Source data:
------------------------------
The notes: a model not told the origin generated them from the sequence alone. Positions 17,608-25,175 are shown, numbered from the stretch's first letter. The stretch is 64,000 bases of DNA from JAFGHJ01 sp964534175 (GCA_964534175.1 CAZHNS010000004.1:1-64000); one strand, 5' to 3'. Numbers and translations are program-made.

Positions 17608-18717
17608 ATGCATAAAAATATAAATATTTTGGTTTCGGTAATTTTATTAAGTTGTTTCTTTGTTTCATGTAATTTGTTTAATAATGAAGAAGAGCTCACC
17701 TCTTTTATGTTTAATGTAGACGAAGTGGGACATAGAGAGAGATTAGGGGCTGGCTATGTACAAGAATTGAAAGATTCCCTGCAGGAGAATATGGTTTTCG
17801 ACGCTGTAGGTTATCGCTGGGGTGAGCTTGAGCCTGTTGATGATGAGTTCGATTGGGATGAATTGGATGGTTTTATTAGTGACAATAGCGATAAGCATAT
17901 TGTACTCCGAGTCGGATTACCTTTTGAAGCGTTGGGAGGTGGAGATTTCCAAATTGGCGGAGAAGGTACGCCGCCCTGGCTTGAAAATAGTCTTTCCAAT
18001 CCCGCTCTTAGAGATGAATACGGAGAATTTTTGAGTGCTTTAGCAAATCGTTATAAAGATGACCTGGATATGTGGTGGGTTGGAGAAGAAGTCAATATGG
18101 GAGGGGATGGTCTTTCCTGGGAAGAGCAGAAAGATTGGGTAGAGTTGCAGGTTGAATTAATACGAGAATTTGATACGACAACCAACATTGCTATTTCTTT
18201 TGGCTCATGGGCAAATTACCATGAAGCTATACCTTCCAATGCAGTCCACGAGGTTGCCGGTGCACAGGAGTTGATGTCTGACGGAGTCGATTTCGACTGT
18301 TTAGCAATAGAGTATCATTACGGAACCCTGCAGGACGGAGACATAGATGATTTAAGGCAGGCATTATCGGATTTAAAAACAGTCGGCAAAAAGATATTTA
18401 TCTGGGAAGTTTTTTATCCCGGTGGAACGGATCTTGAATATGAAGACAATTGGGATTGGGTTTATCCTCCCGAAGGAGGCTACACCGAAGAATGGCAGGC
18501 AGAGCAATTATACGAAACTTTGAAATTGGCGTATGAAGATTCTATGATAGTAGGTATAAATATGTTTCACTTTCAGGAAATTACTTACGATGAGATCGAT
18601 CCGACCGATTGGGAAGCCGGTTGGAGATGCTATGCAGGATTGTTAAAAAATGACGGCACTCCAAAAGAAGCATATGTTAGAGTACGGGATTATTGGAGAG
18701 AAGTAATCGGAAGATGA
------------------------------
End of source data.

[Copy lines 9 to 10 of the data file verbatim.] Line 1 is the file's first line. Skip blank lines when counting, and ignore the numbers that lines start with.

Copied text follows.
18201 TGGCTCATGGGCAAATTACCATGAAGCTATACCTTCCAATGCAGTCCACGAGGTTGCCGGTGCACAGGAGTTGATGTCTGACGGAGTCGATTTCGACTGT
18301 TTAGCAATAGAGTATCATTACGGAACCCTGCAGGACGGAGACATAGATGATTTAAGGCAGGCATTATCGGATTTAAAAACAGTCGGCAAAAAGATATTTA